Sleeping! LOL I have yard work that has been neglected all year. I would love to finally get some flowers planted in the side yard that has only grown weeds this past year. I also enjoy cross-stitching. I have a Noah’s ark scene that I have been working sporadically on for over a year. I’d love to have more time to devote to it. My goal is to have it finished by Christmas so I can finally give it to my boys. And of course I’d have more time to read, volunteer with my ladies group at church, and spend more time with my husband and kids without having to shush them.

6. What are you working on right now?

I’m currently working on the rewrites for my next novel called To Win Her Heart which is supposed to release early summer, 2011. It is set in Texas in the late 1880s and asks the question – what happens after the prodigal son returns? So many times, we focus on the wonderful homecoming the lost son received from his father, but have you ever asked what life was like for him after the celebration was over? How did he relate to his bitter older brother or the servants and townspeople who were only too aware of his past arrogance and wild living?

In my story, I play on those very questions. My hero is a man recently released from prison who has returned to his faith roots and rededicated his life to the Lord. The heroine is a woman who has been disappointed by men in the past and has little tolerance for those who don’t meet her high standards. In an effort to make a clean start, Levi hides his past and Eden believes she has finally found a man of honor and integrity. But when the truth about his prodigal past comes to light, can this tarnished hero find a way to win back her affections?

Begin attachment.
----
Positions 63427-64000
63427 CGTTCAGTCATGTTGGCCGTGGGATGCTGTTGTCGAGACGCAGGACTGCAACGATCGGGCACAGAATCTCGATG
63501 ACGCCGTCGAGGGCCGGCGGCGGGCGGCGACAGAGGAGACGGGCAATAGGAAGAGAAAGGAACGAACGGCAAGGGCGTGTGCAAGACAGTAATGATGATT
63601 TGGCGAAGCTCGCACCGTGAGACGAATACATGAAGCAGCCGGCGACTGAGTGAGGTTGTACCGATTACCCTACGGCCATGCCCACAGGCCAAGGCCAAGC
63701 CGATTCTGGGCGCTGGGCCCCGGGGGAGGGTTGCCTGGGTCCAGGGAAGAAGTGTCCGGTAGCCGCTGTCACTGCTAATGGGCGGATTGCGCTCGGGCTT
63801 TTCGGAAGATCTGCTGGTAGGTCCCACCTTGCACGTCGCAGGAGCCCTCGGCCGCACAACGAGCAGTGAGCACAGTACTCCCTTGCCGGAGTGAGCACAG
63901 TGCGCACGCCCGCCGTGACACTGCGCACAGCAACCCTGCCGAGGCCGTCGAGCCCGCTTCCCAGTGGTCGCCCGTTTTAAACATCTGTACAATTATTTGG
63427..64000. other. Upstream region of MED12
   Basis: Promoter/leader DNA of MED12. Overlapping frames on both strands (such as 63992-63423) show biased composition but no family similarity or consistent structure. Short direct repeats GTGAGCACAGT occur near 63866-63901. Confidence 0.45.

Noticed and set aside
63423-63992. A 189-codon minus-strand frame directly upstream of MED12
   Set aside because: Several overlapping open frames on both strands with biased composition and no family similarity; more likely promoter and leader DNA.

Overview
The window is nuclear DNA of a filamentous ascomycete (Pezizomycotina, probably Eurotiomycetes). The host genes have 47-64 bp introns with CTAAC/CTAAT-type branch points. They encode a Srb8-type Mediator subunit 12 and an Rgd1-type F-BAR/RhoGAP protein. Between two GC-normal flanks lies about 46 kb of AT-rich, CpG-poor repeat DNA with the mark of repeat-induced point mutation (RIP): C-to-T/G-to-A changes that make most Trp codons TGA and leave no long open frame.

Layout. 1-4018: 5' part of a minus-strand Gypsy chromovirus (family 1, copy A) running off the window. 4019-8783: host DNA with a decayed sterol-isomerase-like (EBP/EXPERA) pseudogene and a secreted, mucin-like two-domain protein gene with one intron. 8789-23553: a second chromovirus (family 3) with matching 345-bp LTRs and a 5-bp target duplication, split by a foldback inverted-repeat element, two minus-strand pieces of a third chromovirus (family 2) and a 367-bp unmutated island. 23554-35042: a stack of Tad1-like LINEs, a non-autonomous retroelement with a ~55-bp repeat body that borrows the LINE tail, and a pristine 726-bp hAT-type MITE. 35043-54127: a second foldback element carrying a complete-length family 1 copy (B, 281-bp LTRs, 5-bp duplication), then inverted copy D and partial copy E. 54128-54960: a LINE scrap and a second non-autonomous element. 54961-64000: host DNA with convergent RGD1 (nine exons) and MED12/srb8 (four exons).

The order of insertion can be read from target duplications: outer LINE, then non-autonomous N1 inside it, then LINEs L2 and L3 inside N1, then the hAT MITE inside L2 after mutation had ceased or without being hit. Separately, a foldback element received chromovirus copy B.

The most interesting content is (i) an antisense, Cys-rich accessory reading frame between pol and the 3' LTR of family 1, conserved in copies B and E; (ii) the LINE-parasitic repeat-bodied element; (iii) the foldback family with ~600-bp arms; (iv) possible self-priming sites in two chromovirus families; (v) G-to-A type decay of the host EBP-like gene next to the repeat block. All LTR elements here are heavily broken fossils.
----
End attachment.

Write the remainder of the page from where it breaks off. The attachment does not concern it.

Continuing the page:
7. Do you put yourself into your books/characters?

Oh yes. Different variations of my personality traits show up in all of my characters, especially the females. Hannah in A Tailor-Made Bride is very task-oriented and hates to leave a project unfinished. That’s me. She battles with pride and stubbornness. Unfortunately, that’s also me. Adelaide in Head in the Clouds is a hopeless romantic who loves to get lost in a story. That’s me. She also sometimes grows impatient when God seems to be silent. Me again.

8. Tell us about the book you have out right now.

In Head in the Clouds I thought it would be fun to blend my two favorite historical romance sub-genres (Regency and Western), so I grabbed me an English nobleman and plopped him down in Texas.

Here’s the official blurb:
When a recovering romantic goes to work for a handsome ranch owner, her heart’s not the only thing in danger.

Adelaide Proctor is a young woman with her head in the clouds, longing for a real-life storybook hero to claim as her own. But when a husband-hunting debacle leaves her humiliated, she interviews for a staid governess position on a central Texas sheep ranch and vows to leave her romantic yearnings behind.

When Gideon Westcott left his privileged life in England to make a name for himself in America’s wool industry, he never expected to become a father overnight. And five-year-old Isabella hasn’t uttered a word since she lost her mother. The unconventionality of the new governess concerns Gideon–and intrigues him at the same time. But he can’t afford distractions. He has a ranch to run, a shearing to oversee, and a suspicious fence-cutting to investigate.

When Isabella’s uncle comes to claim the child–and her inheritance–Gideon and Adelaide must work together to protect Isabella from the man’s evil schemes. And soon neither can deny their growing attraction. But after so many heartbreaks, will Adelaide be willing to get her head out of the clouds and put her heart on the line?
9. Do you have any advice for other writers?

To those who are still working toward publication, I would say: